Concerns grow over scattered coronavirus vaccinations in Indonesia

Concerns grow over scattered coronavirus vaccinations in Indonesia

Jakarta Indonesia has largely recovered from a mid-year spike in coronavirus cases and deaths that was one of the worst in the region, but with the vaccination campaign stalled due to logistical and other issues, and with the holidays approaching, experts and officials warn the island nation may soon face another surge.

Indonesia began launching the vaccination earlier than any other Southeast Asian country on January 13, and with infection and death rates soaring in July and August, it boosted its program to more than 1 million injections a day.

But as the world’s fourth most populous country, it has had a lot more work to do than most, and today it is only 33% fully fortified and 16% partly immune, far from its smaller neighbor Malaysia, which has 76% of complete vaccines, according to Our World. in the data.

Most vaccines have been distributed in urban areas on the largest islands of Java and Bali in the archipelago, while many are not reached in the smaller rural islands – where health care systems are often rudimentary and the population tends to age, said Dickie Bodeman, an Indonesian epidemiologist and consultant. academic government.


He said that as more people return to these areas during the holidays, there is a greater risk that the virus will spread to these residents, some of whom have been partially protected by their isolation.

“It won’t be as bad as we saw in July and August, but if we look maybe at the first wave, in January 2020, it’s probably similar because of its weakness,” he said.

He said that because Indonesia started its own vaccination program early on, there is also a greater possibility that the effectiveness is now waning. Reinforcements are planned but likely won’t start until early 2022.

The government is urging people to avoid travel if they can and restrictions are increased in all provinces during Christmas and New Year, but about 20 million people are still expected to vacation on the beautiful islands of Java and Bali during the holidays.

Bodeman said the country must speed up its vaccination program now, while cases are stalled and health care systems are not overwhelmed.


Indonesia has reported more than 4.25 million cases and 143,000 deaths from COVID-19 out of 270 million people. At the height of the latest increase in July, the number of cases stood at 56,757 a day, as hospitals were overwhelmed with patients and beds and oxygen supplies ran out.

With a poor record of testing and case reporting, many questioned the official numbers and this week the Ministry of Health admitted there are likely to be around four times the number of officially listed cases.

Health Ministry spokeswoman Siti Nadia Termezi noted that one antibody study in Jakarta residents earlier this year indicated that nearly 50% of people in the capital had contracted the COVID-19 virus.

Bodeman said his research indicates that up to 30-35% of the Indonesian population has COVID-19 — which may be a silver lining to the vaccination cloud, as many have developed a natural immunity to the virus.


“But it’s still far from the herd immunity threshold, and we know that immunity to vaccines and infections is waning,” he said.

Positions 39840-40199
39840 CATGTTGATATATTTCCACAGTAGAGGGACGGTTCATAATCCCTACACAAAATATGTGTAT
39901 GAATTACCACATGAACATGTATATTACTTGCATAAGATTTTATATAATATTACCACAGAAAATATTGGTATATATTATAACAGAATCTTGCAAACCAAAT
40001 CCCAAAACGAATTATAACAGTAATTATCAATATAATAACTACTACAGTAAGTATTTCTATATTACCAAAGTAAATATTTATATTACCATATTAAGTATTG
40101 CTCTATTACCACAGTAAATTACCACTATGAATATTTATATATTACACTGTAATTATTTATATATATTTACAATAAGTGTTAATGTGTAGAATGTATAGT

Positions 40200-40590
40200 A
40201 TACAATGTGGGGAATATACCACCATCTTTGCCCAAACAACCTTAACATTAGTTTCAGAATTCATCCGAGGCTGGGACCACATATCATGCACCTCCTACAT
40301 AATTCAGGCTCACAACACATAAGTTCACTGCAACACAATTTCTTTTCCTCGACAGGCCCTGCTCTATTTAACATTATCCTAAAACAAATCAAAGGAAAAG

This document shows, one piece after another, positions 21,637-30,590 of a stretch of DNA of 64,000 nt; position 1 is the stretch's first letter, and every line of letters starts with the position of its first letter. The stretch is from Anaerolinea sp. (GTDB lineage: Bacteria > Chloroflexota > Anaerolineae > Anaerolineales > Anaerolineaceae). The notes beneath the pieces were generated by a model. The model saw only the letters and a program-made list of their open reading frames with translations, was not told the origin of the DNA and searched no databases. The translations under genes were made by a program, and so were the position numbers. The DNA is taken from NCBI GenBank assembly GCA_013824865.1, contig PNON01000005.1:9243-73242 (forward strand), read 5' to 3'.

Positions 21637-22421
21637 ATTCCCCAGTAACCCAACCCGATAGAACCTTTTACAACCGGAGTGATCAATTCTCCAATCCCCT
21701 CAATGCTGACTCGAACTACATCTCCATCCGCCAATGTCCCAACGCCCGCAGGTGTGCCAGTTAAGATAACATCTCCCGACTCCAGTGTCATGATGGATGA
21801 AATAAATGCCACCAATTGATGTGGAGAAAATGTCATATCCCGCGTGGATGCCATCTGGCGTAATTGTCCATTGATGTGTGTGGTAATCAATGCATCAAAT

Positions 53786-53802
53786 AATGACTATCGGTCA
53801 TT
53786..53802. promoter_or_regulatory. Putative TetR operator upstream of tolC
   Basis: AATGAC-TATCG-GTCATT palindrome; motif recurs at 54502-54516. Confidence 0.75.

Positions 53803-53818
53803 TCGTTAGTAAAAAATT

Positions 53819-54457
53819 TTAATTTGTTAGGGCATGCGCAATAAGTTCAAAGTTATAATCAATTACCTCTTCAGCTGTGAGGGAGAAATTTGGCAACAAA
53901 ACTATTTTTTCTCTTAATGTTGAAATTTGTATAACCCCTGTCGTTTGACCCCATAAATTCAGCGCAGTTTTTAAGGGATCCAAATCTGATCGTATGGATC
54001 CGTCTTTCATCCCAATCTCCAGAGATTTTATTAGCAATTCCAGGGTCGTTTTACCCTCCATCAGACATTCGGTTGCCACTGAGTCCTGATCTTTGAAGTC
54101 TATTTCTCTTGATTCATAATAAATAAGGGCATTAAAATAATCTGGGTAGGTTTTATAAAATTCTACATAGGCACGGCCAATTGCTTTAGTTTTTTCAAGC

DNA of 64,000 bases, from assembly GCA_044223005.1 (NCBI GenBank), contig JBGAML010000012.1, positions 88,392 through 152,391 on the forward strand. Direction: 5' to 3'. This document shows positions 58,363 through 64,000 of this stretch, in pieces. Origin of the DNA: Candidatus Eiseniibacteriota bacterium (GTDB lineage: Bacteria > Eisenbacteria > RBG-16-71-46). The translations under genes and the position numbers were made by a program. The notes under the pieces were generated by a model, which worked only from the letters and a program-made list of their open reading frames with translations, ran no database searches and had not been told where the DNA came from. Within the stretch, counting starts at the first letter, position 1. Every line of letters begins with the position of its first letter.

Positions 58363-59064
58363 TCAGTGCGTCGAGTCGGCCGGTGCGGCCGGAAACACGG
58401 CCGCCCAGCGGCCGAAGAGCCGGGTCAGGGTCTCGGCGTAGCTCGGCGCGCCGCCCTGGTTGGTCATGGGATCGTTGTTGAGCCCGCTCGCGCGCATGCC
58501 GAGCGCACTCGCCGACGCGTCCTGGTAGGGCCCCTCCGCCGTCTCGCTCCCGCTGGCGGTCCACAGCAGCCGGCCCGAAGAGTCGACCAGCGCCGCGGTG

Besides issues with distribution in remote areas, Muslim-majority Indonesia faces increased hesitation about the vaccine by many due to the belief that shots other than Chinese-made Sinovac are not “halal” or permitted under Islamic law, although the Indonesian Ulema Council, higher An Islamic body, said any vaccinations are allowed.

Sfrizal Rahman, head of the Indonesian Medical Association in Aceh province, on the northwest tip of Sumatra island, said officials need to reach out to local religious leaders to garner their support to move forward with vaccines.

“We need to make them a priority, because they are role models in society,” he told The Associated Press.

He said Aceh currently has only about 35% of its population partially inoculated, up from about 30% in September, and is facing increasing headwinds, including the increasing spread of misinformation.


“Our education is still incomplete compared to what people are learning on social media,” he said. “Unfortunately, what is posted on social media is a lot of hoaxes, but it is more influential in society than what is found in official sources.”

It didn’t help that the prominent voice of former health minister Siti Fadela Supari, who was serving a corruption conviction, was one of those sources, advising against getting the vaccine citing completely exposed conspiracy theories.

Due to the recent decrease in the number of cases, the sense of urgency for vaccination has also decreased, and the World Health Organization observed a strong decrease in the number of injections given for three consecutive weeks, the last of which was a decrease of 11.3% from November.15 to 21.

The government is trying to ramp things up, getting 102 million doses of vaccine in December through purchases and donations from other countries.


More cold storage is also being added, so that each county has at least one large-capacity facility.

In a sign of the virus’ recent resurgence in Europe, Indonesia’s Health Minister Budi Gunadi Sadkin earlier this week urged people not to indulge in a false sense of security due to the current low number of cases.

He stressed that they should take any available vaccine, noting that AstraZeneca, Pfizer and Moderna have been shown to be more effective than the more popular Sinovac.

“Don’t worry, these vaccines have been proven to be safe, so feel free to get vaccinated right away,” he said.

“Don’t let what happened in Europe happen to us,” he added.

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